2 smiling men taking selfie at Mayapan ruins

Travel Medicine

Travel is a great way to see the world and experience different cultures and activities, but there can be health risks and concerns, especially with international trips. Before you set off on your next adventure, it’s important to get a pre-travel consultation from a trusted health care provider. 

Whether you’re taking your family on vacation, traveling for work or taking part in a humanitarian effort, the travel medicine specialists at Providence are here to help you prepare for international travel to make sure your global adventures are safe and healthy.   

Food and drink precautions 

Safe food and water can be a concern when traveling outside of the United States. We can help educate you on how to make water safe to drink as well as answer any questions you may have about international foods. 

Mosquito-borne illnesses 

Mosquitoes can transmit diseases. We’ll help you avoid mosquito bites with information about the right insect repellents and how to use them correctly. 

Safe transportation 

Please discuss any health issues with us before you leave so we can help you travel safely. Traveling when you’re sick can put you and others at unnecessary risk.

Traveler’s diarrhea 
The most common medical problem with international travelers is diarrhea. Known as travelers’ diarrhea, it’s actually an acute illness with a sudden onset with watery diarrhea, abdominal cramps, mild nausea without much vomiting and general malaise. We’ll help protect you from this unpleasant condition with tips and medication. 

Ask about a prescription for antimalarial drugs if you will be visiting an area that has malaria. Malaria-risk areas of the world include large areas of Central and South America, Haiti and the Dominican Republic, Africa, the Indian subcontinent, East Asia, Southeast Asia, the Middle East and many South Pacific islands.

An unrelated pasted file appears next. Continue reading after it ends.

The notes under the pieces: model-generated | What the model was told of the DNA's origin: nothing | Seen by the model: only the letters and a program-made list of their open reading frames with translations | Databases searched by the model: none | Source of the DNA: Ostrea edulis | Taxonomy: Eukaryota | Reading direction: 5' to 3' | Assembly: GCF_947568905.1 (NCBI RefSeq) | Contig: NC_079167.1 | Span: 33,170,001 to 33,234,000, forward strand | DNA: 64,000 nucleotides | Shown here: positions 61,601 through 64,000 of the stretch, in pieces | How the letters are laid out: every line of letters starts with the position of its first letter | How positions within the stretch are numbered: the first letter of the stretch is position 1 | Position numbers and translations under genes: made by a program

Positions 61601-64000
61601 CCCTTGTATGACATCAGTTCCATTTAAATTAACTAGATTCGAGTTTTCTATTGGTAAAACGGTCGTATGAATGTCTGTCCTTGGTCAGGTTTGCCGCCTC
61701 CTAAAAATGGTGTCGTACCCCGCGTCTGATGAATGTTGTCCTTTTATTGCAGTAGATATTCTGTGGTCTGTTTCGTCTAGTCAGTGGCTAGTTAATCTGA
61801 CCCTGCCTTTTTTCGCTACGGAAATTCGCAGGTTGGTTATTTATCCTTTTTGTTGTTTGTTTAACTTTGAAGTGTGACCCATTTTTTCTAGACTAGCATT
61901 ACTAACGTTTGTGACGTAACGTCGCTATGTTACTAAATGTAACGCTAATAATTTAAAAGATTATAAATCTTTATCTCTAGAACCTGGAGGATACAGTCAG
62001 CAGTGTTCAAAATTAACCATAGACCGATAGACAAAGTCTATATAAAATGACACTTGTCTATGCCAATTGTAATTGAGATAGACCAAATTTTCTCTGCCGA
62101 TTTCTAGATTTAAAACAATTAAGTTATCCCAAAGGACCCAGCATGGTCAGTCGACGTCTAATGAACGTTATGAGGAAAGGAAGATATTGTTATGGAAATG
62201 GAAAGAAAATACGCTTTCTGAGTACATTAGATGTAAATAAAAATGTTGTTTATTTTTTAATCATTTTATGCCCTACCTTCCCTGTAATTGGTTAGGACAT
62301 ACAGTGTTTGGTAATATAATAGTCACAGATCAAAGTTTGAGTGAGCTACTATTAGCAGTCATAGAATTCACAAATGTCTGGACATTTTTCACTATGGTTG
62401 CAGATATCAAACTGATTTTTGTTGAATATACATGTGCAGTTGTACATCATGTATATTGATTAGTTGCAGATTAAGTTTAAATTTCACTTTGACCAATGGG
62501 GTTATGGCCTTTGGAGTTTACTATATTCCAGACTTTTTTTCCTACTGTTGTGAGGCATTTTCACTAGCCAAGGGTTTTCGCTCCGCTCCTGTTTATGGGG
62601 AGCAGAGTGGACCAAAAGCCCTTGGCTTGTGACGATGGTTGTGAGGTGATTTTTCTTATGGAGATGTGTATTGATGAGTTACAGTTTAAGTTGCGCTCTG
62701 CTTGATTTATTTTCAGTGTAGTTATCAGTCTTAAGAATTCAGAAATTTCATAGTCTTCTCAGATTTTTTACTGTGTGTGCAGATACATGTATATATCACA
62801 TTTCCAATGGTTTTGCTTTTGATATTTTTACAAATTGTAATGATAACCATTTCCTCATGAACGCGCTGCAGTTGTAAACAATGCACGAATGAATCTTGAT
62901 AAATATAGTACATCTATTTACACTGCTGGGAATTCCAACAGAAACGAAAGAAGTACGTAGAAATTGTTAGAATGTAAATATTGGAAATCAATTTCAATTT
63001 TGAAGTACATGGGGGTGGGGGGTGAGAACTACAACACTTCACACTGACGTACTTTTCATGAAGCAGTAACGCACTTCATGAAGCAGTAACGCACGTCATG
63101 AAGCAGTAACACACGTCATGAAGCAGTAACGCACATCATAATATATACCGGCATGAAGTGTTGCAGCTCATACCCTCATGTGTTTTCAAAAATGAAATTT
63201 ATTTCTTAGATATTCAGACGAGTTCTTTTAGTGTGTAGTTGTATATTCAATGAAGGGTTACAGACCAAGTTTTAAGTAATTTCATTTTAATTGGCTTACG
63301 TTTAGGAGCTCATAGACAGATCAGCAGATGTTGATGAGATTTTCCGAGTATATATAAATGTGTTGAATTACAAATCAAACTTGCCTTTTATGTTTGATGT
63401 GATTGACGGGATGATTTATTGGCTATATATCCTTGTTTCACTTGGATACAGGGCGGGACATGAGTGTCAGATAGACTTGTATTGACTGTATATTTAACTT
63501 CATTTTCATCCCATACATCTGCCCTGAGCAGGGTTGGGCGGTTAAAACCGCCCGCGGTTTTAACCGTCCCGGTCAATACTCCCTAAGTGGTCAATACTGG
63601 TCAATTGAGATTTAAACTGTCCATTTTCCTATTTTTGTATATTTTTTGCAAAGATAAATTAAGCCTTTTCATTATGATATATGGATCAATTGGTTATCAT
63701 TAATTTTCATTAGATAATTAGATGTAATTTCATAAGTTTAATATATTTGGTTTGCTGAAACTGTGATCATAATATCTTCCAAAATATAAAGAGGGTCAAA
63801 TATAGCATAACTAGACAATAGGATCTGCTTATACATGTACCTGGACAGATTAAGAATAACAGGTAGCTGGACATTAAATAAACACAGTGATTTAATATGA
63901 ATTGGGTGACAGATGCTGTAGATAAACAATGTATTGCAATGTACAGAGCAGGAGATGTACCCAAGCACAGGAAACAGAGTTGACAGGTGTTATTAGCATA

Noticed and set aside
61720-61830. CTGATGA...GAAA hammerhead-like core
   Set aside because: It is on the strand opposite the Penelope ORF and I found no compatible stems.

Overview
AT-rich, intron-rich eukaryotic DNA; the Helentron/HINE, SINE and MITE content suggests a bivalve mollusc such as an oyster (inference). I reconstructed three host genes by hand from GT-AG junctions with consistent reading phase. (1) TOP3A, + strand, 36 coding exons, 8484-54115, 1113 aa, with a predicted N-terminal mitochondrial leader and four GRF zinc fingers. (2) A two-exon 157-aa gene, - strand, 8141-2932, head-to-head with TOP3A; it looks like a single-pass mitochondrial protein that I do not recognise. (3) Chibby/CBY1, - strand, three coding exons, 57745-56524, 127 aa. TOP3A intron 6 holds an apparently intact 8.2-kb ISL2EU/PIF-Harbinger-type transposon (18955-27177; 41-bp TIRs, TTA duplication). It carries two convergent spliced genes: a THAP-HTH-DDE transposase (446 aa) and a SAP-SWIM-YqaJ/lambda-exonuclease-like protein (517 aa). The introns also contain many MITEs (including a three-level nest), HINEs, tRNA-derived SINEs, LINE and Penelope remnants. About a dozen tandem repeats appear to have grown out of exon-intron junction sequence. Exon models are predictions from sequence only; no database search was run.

You may need to take one of several different preventive medicines depending on the type of mosquito inhabiting that part of the world. These medicines need to be taken daily during your travels and for a specified time after you return. It is important to take all the tablets you were given. This may mean taking antimalarial tablets for several weeks after you get home.

Many vaccines take time to work effectively. Please visit us at least 4 to 6 weeks before you leave the country. If you’re leaving sooner, let us know.

Make sure all your routine immunizations are up to date for you and your children, including a seasonal flu vaccine. These immunizations can protect you from diseases such as polio, diphtheria, measles, whooping cough and rubella that have been virtually wiped out in developed nations but are still prevalent in some developing countries. If you will be traveling to a country where these infections are still common, check your immunity status. Some adults have not received all of these vaccines (especially measles, mumps, and rubella) and may be susceptible unless they have had the disease.

Your tetanus immunization should be updated before traveling if you haven't received one in the last ten years.